How Can You Find Out Who Owns a House or Property

A chess board with pieces - a blog post about how to find out who owns a property


Updated May 2021

Finding out who owns a house in the UK doesn’t have to be a complicated process. In fact, the majority of the time, this information can be sought from the comfort of your home. It’s fairly easy to find the owner of a property — you just need to know where to start. To give you the answers you’re looking for, our team of property experts has put together some information to point you in the right direction.

The best place to begin when looking for the owner of a property is the HM Land Registry. These searches can generally be done online at little-to-no cost. 

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Why Would You Want to Find Out Who Owns a Property?

If you’re interested in purchasing a property, previous ownership information could impact your decision to make an offer or how much you are willing to pay. For example, if a property has changed hands multiple times in a short period, this may send alarm bells ringing: “Why are people moving in and out so quickly? Is the property worth the asking price?” Historical sale prices can inform how much an individual or developer is willing to pay for the property.

You might also want to conduct this research to find out if there are any development projects in the area that could influence your decision to buy. And, of course, you could just be curious about who previously lived in a property you now own or wish to buy.

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How Do I Find Out Who Owns a Property?

Head to GOV.UK and conduct a title deeds search. HM Land Registry holds records on most property or land sold in England or Wales since 1993. These records include details of the title register, title plan, title summary and flood risk indicator. You can run a land registry search, download the documents and view them online — giving you access to specific information that can help you to find details about the property owner.

  • The title register contains details about the property or land in a downloadable format. It includes the title number, who owns the property, what they paid for it, any rights of way and whether a mortgage on it has been “discharged”.
  • The title summary includes the title number, who owns it, what they paid for it, whether the property is freehold or leasehold and information about the lender’s name and address — assuming there has been a mortgage on the property.
  • The title plan is a map showing the property’s location and its general boundaries — there’s usually no record of exact boundaries.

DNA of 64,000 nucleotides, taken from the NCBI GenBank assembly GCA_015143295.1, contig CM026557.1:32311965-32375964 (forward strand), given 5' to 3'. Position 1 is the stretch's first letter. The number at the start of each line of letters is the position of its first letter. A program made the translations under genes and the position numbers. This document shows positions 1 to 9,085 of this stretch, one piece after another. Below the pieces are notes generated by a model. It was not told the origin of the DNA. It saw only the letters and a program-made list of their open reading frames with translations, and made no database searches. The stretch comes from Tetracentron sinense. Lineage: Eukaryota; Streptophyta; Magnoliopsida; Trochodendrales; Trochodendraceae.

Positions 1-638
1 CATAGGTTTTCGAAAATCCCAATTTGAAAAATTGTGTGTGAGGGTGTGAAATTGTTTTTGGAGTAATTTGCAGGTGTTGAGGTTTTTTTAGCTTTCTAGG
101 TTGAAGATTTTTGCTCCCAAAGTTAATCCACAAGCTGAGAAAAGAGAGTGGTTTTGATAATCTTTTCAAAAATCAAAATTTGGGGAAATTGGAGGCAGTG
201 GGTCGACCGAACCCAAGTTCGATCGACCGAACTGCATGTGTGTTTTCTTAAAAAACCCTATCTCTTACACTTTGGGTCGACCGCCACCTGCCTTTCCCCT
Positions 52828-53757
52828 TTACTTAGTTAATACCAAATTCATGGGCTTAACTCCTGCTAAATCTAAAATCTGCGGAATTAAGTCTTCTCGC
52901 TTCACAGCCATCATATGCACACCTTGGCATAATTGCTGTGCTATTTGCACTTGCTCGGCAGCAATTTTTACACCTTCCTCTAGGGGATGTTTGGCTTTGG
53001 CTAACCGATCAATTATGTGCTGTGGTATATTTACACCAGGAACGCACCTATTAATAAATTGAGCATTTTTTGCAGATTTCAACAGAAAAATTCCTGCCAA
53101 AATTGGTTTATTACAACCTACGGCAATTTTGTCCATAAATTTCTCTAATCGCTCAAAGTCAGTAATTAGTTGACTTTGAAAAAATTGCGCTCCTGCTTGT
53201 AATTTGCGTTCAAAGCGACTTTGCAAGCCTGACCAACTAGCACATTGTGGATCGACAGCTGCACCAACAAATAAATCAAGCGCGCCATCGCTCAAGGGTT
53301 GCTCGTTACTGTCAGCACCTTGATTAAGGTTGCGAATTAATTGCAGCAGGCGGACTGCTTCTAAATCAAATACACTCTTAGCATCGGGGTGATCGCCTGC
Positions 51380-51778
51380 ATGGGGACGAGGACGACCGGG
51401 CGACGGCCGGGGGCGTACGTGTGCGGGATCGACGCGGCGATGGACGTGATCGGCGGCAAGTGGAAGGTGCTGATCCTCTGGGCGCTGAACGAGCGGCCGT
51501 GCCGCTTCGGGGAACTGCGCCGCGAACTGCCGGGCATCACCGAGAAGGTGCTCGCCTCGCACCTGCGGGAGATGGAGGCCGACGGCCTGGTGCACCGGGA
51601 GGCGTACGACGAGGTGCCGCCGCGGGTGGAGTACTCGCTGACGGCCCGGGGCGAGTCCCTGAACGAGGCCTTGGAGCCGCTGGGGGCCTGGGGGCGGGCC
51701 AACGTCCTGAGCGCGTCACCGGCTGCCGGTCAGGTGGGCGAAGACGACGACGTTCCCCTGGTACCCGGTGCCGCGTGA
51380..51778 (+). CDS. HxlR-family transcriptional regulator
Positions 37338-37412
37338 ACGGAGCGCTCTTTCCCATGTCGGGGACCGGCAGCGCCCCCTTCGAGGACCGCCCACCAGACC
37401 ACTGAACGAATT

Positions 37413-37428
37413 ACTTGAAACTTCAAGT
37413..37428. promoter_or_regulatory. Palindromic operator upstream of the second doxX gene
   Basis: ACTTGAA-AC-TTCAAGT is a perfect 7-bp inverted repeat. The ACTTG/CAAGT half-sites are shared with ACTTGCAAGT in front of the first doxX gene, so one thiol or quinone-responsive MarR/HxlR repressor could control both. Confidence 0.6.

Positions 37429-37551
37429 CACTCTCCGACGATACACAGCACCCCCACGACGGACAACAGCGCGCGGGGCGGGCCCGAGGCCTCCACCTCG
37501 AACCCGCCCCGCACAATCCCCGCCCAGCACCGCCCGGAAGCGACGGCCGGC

You can also access a flood risk indicator should you need one. This gives you information on how likely the land or property is to flood, and it combines data from the Environment Agency and HM Land Registry.

To get started, you’ll need to create an account with a valid email address and payment method. There are some small fees to pay, depending on the information you need. Fees range from £3 for a title summary to £10.80 for a flood risk indicator. Once you have an account, you can search for a property by house number or name and the postcode. You’ll need to search different registers if the property is in Scotland or Northern Ireland. 

A new basic search service has recently been added to GOV.UK that allows users to enter a postcode and access the following information for a fee of just £3:

  • Who owns the property
  • What they paid for it
  • If there’s a mortgage on it

If you don’t know the postcode, you can search by street address. You’ll still need to create an account and make a payment by debit or credit card.

Land registry searches can be completed online, making them entirely safe and in line with government guidelines regarding prevention of COVID-19 transmission.

Troubleshooting Problems That May Arise

If you find it difficult to gain information about the owner of the property in question, there are several options you can explore.

Tracing Agents:
You can instruct a tracing agent to find the information for you. These professional investigators will be able to access specific data on online systems that the general public doesn’t have access to — allowing them to retrieve the details about the property owner. It normally costs around £35 to hire a tracing agent.

Ask around and Explore beyond the Land Registry:
One of the more common problems people incur when trying to trace ownership is that the land or property is unregistered. Approximately 85% of land and property in England and Wales is registered, but if you’re unlucky and the property you’re interested in is unregistered, all is not lost. Your first port of call should be to ask around the local area. It’s surprising what property information can be uncovered from talking to people that have lived in the area for a long time. 

If it’s a piece of unregistered land you’re interested in, it’s worth checking adjoining registered properties as this could provide clues about the owner. You should also contact the local authority to check if any planning applications have been submitted. Applicants are legally required to sign either a Certificate A to say they are the owner or a Certificate B to state that they have served notice on the owner. The electoral register may provide further details on previous owners.

Access Local Records:
If the locals are unable to help, check local authority records, and find out if any planning applications have been made by contacting the County Record Offices. These local sources of information may be able to provide further details about the unregistered property.

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